Accordingly, the Respondent is directed to reduce the prices of all the above products as per the provisions of Rule 133 (3) (a) of the CGST Rules, 2017 by making commensurate reduction in their prices keeping in view the reduction in the rate of tax so that the benefit is passed on to the recipients. The Respondent is also directed to deposit the profiteered amount of Rs. 5,01,646/- along with the interest to be calculated @ 18% from the date when the above amount was collected by him from his customers till the above amount is deposited

FULL TEXT OF THE ORDER OF NATIONAL ANTI-PROFITEERING AUTHORITY

1. This report dated 31.07.2018, has been received from the Director General of Anti-Profiteering (DGAP) under Rule 129 (6) of the Central Goods and Service Tax (CGST) Rules, 2017. The brief facts of the present case are that the Standing Committee vide the minutes of it’s meeting dated 13.04.2018 had requested the DGAP to initiate investigation under Rule 129 (1) of the CGST Rules, 2017 on the allegation that the Respondent had not passed on the benefit of tax reduction from 28% to 18%, granted by the Central and the State Governments w.e.f. 15.11.2017 by maintaining the same Maximum Retail Prices (MRPs) which he was charging before the above date. in case of the two products namely (i) Johnson & Johnson Baby Shampoo 100 ml. and (ii) Johnson & Johnson Baby Powder 200 Gms. (here-in-after referred to as the products). It was also alleged that instead of reduction, the base prices of the above two products were increased on 15.11.2017 and thus the Respondent had indulged in profiteering in contravention of the provisions of Section 171 of the CGST Act, 2017 and hence appropriate action should be taken against him. In this connection, the details of 2 Tax Invoices issued by the Respondent in respect of the above two products were also enclosed by the DGAP with his Report as under:-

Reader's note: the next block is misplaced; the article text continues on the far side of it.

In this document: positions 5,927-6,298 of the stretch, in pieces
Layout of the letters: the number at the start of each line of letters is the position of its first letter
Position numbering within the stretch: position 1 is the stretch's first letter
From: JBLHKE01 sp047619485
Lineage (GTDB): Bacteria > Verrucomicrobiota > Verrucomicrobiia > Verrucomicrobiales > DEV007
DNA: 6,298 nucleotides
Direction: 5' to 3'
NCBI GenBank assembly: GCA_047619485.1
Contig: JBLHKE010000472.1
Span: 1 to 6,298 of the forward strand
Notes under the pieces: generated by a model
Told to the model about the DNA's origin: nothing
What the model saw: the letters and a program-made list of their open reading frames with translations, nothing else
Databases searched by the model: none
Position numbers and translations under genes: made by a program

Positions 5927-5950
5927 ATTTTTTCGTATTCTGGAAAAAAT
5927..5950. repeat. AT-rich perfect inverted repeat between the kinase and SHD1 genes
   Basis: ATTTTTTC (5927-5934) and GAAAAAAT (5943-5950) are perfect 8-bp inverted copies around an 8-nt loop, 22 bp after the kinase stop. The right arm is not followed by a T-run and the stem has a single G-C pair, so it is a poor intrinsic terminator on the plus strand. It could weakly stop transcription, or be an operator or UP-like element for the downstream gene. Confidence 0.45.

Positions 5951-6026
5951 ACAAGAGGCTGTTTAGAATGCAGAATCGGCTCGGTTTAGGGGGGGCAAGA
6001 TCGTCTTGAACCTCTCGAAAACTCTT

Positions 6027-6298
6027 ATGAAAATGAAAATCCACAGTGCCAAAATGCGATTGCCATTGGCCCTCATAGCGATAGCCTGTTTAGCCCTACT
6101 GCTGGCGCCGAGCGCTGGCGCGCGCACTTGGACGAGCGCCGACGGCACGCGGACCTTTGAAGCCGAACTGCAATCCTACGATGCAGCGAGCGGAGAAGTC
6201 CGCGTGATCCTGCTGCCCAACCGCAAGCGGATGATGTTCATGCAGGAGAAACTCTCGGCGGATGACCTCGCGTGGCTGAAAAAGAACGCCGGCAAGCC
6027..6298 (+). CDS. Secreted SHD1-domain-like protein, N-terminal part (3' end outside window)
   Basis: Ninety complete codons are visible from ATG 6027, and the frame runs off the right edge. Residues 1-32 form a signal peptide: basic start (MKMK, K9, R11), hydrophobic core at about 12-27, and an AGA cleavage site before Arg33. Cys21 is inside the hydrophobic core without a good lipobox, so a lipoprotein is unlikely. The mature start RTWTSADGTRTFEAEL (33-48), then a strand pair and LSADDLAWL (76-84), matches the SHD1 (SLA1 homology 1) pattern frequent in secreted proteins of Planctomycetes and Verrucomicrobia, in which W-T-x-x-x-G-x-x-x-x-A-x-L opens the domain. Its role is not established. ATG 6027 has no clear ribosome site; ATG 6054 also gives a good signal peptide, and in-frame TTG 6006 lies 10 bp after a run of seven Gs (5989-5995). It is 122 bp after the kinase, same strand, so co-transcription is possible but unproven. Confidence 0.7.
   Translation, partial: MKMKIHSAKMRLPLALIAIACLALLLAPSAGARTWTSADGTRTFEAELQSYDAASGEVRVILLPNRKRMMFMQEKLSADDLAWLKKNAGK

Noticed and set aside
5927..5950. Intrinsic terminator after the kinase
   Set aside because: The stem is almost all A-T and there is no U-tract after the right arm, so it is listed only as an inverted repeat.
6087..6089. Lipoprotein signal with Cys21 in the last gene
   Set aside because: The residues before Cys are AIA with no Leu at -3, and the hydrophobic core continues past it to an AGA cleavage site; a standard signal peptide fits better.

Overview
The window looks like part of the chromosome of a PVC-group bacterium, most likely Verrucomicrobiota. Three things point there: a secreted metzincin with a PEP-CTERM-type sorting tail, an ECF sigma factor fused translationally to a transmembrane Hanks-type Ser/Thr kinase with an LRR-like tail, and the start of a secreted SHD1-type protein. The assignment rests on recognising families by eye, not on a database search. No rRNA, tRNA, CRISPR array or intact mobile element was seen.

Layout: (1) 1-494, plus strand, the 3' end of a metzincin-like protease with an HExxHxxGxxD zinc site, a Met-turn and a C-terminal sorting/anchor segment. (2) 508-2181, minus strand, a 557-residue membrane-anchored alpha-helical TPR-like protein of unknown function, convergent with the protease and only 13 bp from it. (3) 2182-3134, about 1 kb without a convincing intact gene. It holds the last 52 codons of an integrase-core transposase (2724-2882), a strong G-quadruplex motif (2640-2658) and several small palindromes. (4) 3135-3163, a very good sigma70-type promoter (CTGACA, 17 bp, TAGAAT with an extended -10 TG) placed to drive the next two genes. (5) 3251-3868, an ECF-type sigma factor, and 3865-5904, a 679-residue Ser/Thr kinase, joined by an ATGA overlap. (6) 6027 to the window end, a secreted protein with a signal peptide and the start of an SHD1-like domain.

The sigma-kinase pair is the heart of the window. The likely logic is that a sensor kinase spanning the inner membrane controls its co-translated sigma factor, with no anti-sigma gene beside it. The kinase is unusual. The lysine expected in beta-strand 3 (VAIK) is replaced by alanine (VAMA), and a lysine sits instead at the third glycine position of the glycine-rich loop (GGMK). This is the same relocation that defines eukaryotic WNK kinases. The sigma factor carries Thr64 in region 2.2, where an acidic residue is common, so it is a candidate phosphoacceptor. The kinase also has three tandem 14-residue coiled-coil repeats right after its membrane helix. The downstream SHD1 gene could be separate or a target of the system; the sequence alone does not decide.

Table Image 1